What is DRUJ Arthroscopy?
The DRUJ is the joint formed by the radius and ulnar bones of the foreman in the wrist. DRUJ (Distal Radioulnar Joint) arthroscopy is a minimally invasive surgical procedure to diagnose and treat pathological problems in the DRUJ using an arthroscope, a thin, flexible scope with a camera on the end.
What are the Indications for DRUJ Arthroscopy?
Unexplained pain in the wrist and instability of the DRUJ may be indications for the procedure. Furthermore, the procedure is performed for the evaluation and treatment of joint pathologies causing ulnar-sided wrist pain (i.e. the side of the wrist below the small finger).
What are the Benefits of DRUJ Arthroscopy?
The benefits of DRUJ arthroscopy include:
- Allows better visualization of the joint
- More accurate than standard X-rays and MRI
- Permits the detection of certain types of DRUJ injuries that may not be easily detected by other diagnostic studies
- Possible treatment of certain types of DRUJ injuries using specialized instruments during the arthroscopy itself
How do you Prepare for DRUJ Arthroscopy?
You may be asked to follow a pre-operation protocol as with any other surgery. Your doctor will advise you on food, medication, etc. prior to the procedure. The procedure is performed under general or regional anesthesia.
How is DRUJ Arthroscopy Performed?
During the procedure, the doctor may perform the following:
- Create 2-3 small puncture incisions (portals) on the back of the wrist close to the DRUJ
- Guide the arthroscope to the DRUJ through the portals
- Observe the DRUJ surfaces as well as surrounding structures for any abnormality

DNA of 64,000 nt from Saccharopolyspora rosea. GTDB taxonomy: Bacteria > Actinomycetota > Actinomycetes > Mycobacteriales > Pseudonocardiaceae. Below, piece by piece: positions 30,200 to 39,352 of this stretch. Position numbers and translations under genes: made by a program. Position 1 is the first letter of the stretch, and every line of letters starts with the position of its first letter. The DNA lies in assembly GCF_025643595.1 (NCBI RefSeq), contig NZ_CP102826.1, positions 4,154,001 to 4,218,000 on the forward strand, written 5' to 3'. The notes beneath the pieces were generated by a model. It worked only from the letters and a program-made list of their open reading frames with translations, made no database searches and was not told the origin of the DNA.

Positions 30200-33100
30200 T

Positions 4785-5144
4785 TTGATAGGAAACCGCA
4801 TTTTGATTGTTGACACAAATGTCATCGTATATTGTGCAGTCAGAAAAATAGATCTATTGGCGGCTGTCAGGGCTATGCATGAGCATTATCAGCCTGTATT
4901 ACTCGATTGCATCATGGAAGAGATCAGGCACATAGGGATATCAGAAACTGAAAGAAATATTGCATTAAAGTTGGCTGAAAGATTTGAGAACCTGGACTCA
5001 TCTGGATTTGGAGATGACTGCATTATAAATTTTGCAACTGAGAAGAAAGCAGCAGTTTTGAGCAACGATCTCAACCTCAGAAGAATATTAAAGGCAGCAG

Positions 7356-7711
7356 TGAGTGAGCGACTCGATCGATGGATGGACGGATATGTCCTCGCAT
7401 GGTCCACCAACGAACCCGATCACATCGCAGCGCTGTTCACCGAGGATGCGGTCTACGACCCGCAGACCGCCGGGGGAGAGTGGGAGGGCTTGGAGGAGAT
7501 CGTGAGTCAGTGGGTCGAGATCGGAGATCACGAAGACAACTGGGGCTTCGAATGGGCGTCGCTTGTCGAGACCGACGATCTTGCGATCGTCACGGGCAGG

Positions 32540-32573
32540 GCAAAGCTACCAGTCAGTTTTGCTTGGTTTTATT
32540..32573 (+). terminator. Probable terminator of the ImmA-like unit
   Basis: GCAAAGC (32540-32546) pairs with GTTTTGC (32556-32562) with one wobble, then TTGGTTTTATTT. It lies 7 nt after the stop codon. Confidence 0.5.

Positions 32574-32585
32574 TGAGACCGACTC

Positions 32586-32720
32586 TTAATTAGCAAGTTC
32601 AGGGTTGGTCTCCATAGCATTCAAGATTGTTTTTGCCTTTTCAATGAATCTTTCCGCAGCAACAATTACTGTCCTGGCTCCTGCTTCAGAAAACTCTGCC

- Perform debridement or repair utilizing the arthroscope and other specialized surgical tools
What are the Risks Associated with DRUJ Arthroscopy?
The procedure is technically demanding and requires extensive training. Other risks include:
- Injuries to tendons
- Nerve damage
- Delayed healing
What Precautions should be Taken as You Recover from DRUJ Arthroscopy?
You may be asked to keep the operated area (wrist) immobilized in a semi-circular ulnar-sided cast for 1 week and avoid heavy lifting for 4 weeks.
- Wrist Open Reduction and Internal Fixation
- Peripheral Nerve Repair
- Wrist Arthroscopy
- Wrist Joint Replacement
- Carpal Tunnel Release Surgery
- Elective Emergency Hand Surgery
- Wrist Ligament Reconstruction
- Total Wrist Arthrodesis
- Hand Fracture Surgery
- Artificial Finger Joint Replacement
- Finger Joint Fusion
- Surgery for Thumb and Digit Arthritis
- ORIF of the Forearm Fractures
- Wrist Fracture Fixation
- DRUJ Arthroscopy
- LRTI (Ligament Reconstruction and Tendon Interposition) for Thumb CMC Arthritis
- Sports Injury Management of Hand, Wrist and Elbow